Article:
Wednesday, May 14, 2008
New Archaeological Discoveries
Typical of my own lack of organisation, I created a webpage for Ancient Sites and yet allow the topic to spill over onto this page.
Here is the link to the primary page devoted to Ancient Sites:
Freyashawk's Guide to Ancient Sites
Humanity's interest in antiquities is nothing new. Our species always has been fascinated by the past, and indeed, myths and legends often have been created to explain an ancient artifact or site. Buildings that defied the technological skills of the culture that rediscovered them were believed to have been built by a race of 'giants' or gods. Now, human beings like to think they are more sophisticated than that, but sociological theories with respect to the distant past are speculation after all. Even if they clothe those theories in scientific terms, they are no more certain of the truth than the bards long ago who wove tales about the past.
I have met individuals who had little knowledge or interest in their own ancestors and heritage. I never could comprehend that sort of indifference, but I am an explorer at heart and if given a thread will follow it to the end, however dark and complex the labyrinth may be. It is a delight to discover a new path, or to rediscover a path that has been lost.
I was thinking about our fascination with the past and what it signified in terms of our interest in others. I don't really think it is a measure of our interest in other people, to be honest, but is rather a form of self-interest. At the risk of offending an enormous profession, it has been said that every psychologist or psychiatrist is some one who is obsessed with self-analysis. Certainly I have found members of those professions in general to be less than balanced emotionally, spiritually and socially, and in many cases to have created more complex and less satisfying personal lives for themselves than one may have expected.
In the same way that psycho-analysts study others in order to better understand themselves, it is possible that we study the past in order to study our own reflections in the glass of time.
I always found it rather ludicrous that there were those who believed so-called 'cavemen' or cave dwellers to be somehow inferior intellectually or in any fashion to contemporary humanity. Why would paleolithic human beings be less human? Why would they be less capable of logic, imagination or any other human quality?
Of course, the theory that paleolithic and so-called 'prehistoric' cultures belonged to a species with 'primitive capacities' has been discredited fully now by a multitude of archaeological discoveries in the past century. It appears to have been part and parcel of a general 'superiority complex' in the 19th century. Without denigrating the accomplishments of 19th Western civilisation in the least, the spirits of the extraordinary builders in ancient Peru and Malta either must have been greatly outraged or amused by the depiction of the human beings from those periods in history as nothing more than remotely sentient creatures whose greatest accomplishment was the discovery of how to rub two sticks together to make fire!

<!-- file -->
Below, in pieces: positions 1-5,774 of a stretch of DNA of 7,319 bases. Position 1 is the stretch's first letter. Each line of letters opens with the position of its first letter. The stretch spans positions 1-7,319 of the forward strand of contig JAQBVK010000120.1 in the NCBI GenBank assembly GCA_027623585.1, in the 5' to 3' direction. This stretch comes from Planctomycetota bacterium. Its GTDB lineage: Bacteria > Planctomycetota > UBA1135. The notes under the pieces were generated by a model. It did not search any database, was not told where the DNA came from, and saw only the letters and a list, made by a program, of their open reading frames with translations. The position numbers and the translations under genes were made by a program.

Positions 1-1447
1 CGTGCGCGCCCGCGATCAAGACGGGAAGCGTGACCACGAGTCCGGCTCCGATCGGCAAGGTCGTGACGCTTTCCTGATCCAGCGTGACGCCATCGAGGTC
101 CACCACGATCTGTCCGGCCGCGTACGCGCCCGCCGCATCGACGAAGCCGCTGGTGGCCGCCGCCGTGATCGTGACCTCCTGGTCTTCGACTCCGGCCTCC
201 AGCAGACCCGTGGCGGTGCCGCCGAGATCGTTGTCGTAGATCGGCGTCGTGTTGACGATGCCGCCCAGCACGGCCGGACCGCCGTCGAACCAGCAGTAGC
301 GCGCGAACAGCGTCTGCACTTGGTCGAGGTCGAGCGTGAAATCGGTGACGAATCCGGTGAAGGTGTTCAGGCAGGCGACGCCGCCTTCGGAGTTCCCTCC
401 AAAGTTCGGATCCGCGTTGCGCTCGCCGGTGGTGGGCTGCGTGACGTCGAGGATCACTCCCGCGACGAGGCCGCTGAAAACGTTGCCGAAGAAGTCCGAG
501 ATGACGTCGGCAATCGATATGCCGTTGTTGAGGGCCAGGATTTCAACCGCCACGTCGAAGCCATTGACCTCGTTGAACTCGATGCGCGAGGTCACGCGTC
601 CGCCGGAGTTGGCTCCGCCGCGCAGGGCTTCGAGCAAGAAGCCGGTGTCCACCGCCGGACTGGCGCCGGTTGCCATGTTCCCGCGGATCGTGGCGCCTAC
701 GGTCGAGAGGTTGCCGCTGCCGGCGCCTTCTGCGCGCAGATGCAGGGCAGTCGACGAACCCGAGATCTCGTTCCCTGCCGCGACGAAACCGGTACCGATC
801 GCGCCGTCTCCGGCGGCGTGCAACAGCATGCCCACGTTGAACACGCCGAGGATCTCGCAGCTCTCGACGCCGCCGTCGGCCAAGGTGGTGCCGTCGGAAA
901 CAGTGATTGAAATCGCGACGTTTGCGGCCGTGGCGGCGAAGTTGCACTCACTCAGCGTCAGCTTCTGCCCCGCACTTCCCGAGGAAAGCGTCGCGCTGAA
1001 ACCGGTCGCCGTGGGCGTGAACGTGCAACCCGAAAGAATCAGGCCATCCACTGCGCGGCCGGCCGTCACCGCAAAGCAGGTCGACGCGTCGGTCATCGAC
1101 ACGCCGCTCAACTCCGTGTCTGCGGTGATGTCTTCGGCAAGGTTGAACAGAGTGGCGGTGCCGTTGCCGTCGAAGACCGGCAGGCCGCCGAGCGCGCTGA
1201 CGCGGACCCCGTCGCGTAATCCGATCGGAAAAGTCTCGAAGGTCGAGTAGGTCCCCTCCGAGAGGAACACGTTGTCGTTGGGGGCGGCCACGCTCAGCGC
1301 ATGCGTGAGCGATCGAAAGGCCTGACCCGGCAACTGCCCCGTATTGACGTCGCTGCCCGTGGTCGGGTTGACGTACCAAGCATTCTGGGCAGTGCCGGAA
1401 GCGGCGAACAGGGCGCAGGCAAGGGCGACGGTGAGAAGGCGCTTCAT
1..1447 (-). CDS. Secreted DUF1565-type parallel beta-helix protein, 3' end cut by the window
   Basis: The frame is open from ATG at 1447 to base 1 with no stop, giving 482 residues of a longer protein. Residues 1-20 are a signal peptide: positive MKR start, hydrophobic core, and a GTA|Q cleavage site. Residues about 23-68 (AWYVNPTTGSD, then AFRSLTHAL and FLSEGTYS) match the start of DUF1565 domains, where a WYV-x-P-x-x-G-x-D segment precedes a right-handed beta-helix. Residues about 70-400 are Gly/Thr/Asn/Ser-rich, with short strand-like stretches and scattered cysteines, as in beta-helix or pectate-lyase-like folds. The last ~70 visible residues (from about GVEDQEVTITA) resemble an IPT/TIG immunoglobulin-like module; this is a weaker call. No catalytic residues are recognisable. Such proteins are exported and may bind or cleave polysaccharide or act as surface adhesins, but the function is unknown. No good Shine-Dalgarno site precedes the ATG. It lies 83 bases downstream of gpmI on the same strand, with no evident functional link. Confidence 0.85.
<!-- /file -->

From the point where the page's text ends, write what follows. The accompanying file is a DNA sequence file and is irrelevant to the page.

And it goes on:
What is ironic as well are the discoveries that, for all our advanced technology, there truly is 'nothing new under the sun'. Ancient civilisations understood the movements of the planets and constellations and possessed intricate calendars as well as knowledge of advanced medical techniques. The Greeks were correct when they defined our psychological Achille's heel as the flaw of hubris. In my view, it stems from an essential sense of insecurity. We want to feel that we have surpassed our ancestors in some fashion, even if nothing we ever accomplish truly can be considered unique or unprecedented. The truly superior human being, after all, is the one who admits he/she knows very little.
In any event, whatever the hidden motivations, I am thrilled that our contemporary culture is interested in preserving antiquities rather than allowing them to be bulldozed or otherwise swept into the dustpile. There was a time when a desire for a quick profit would have resulted in the obliteration of a newly discovered ancient site or tomb... now it appears that, even if the reasons are no nobler, governments recognise the value of tourism and are determined to preserve the history of our species on this planet. Furthermore, as much as one may cringe at the thought of thousands upon thousands of tour groups invading every corner of the globe, one does have an intense desire to be there as well. Perhaps one should be grateful that there always are people who are interested in something outside their own lives...
We do live in an exciting age. Every month, a new site is discovered somewhere and our knowledge of ancient history increases a hundredfold. Even as our own culture may be moving headlong towards a final obliteration of this planet, we are busy cataloguing and exploring our past. Perhaps our knowledge of our own power to destroy our entire planet is part of the reason we are so determined to prove our longevity as a species... if we survived despite the Great Flood and despite the sinking of Atlantis and Mu, perhaps we could survive a nuclear cataclysm as well. After all, Mad Max showed us how to do it